DOI Consultation Notice on DOI Reorganization

Download(PDF): Tribal Listening Sessions on E.O. 13871: Reorganization of the Executive Branch

Acting Assistant Secretary for Indian Affairs, Michael S. Black, invites Tribal leaders to attend one of the listed listening sessions to provide input on improving “efficiency, effectiveness, and accountability” at the Department of the Interior.

DATES

Cert Petition in Kelsey v. Pope

Cert Petition regarding the question of the Little River Band’s criminal jurisdiction over off-reservation crimes affecting core tribal government interests.

Questions presented:

1.  Whether Indian tribes can prosecute their members for acts that occur outside the tribe’s territory absent Congressional authorization; and

2. Whether the Band’s retroactive expansion of a narrow and precise jurisdictional statute to encompass an extraterritorial act previously outside its plain terms violates the due process protections of the Indian Civil Rights Act, 25 U.S.C. § 1302(a), and Bouie v. City of Columbia, 378 U.S. 647 (1964).

No. 16-5120 Kelsey Cert Petition

Prior posts on Kelsey v. Pope, including lower court decisions, are here.

 

8th Circuit Finds Tribal Cop Working under BIA Contract was Federal Officer when Assaulted

Link to memorandum in re U.S. v. Janis (Jan. 15 2016) here.

Defendant’s brief here and reply brief here.

United States’ brief here.

Previous coverage here.

Defendant raised two questions on appeal: (1) whether officers in the Dept. of Public Safety on the Pine Ridge Reservation are federal officers authorized to carry out tribal law and (2) whether the court erred in instructing the jury to find Officer Mousseau a federal officer as a matter of law.

The Eighth Circuit held that through the Indian Law Enforcement Reform Act a “638 contract” between the BIA and the Oglala Sioux Tribe explicitly required officers to enforce both tribal and federal laws.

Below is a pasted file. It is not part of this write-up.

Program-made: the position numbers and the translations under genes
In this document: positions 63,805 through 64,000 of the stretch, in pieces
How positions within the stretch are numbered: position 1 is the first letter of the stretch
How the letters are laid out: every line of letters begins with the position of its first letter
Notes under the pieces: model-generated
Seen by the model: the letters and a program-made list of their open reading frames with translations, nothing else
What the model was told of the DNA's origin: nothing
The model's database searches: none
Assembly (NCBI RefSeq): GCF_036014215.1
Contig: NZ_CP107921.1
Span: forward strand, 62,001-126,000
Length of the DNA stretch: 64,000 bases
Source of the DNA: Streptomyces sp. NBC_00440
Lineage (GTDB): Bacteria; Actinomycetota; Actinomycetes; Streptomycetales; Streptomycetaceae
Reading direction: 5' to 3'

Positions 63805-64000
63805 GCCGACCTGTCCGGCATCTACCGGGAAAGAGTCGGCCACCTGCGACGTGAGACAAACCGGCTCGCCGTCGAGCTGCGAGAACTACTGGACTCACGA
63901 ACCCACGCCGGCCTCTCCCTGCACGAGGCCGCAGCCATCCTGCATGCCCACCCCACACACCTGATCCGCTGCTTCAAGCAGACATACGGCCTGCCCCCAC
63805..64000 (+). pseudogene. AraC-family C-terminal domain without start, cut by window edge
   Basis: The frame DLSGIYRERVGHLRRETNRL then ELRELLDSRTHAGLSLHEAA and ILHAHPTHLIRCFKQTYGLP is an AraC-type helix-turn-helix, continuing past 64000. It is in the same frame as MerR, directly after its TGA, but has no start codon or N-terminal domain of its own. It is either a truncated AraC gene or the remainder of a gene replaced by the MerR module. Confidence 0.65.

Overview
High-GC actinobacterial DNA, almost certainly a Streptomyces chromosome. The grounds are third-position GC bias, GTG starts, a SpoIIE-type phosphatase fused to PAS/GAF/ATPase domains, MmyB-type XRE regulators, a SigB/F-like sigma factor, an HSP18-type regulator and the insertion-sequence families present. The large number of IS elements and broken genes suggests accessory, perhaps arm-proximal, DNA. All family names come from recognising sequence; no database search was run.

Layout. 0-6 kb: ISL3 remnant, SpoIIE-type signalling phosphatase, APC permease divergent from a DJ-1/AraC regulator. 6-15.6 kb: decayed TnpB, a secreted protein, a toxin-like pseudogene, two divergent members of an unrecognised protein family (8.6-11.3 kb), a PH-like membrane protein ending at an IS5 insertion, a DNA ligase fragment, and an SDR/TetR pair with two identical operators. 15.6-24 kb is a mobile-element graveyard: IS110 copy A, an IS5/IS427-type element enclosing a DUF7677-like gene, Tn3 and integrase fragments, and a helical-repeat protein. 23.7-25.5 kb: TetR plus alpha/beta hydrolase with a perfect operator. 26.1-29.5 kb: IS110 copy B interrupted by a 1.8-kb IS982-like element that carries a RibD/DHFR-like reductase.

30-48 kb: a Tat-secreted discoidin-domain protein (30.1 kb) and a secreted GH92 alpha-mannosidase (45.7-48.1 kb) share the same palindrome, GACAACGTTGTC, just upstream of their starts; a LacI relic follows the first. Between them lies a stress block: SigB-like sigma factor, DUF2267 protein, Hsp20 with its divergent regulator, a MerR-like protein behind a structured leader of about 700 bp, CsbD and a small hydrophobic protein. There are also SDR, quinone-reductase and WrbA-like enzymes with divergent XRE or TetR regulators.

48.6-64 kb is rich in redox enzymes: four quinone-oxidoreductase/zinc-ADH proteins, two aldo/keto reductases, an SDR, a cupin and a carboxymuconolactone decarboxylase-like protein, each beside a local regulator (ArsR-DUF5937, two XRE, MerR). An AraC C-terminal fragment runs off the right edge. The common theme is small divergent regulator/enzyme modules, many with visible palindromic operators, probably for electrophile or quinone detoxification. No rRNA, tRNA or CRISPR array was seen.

However, it decided that the district court erred on jury instructions because although it was correct to rule as a matter-of-law that Oglala Sioux’s Public Safety officers were federal officers for the purpose of 18 U.S.C. § 111, it should have been up to the jury to determine whether Officer Mousseau was a Dept. of Public Safety officer at the time of the assault.  The Court determined the error was harmless, though, since evidence on record made it clear beyond a reasonable doubt that a rational jury would find Mousseau an officer when she responded to a complaint of illegal alcohol consumption at a home on the Reservation.

First Nations protests over Canadian Bill C-45

Articles can be found herehere, and here, among other places.

A snippet of one of the articles here:

Approximately 200 people braved the cold to attend a Bill C-45 Prayer Gathering in front of the Saskatchewan Legislature on Sunday. The event was part of a growing opposition from First Nations communities against the second federal omnibus budget implementation bill.

The far-reaching bill includes changes to the Indian Act, the Navigable Waters Protection Act and the Fisheries Act, among others.

According to many First Nations groups these changes will have a drastic and negative affect on their communities and were proposed without proper consultation.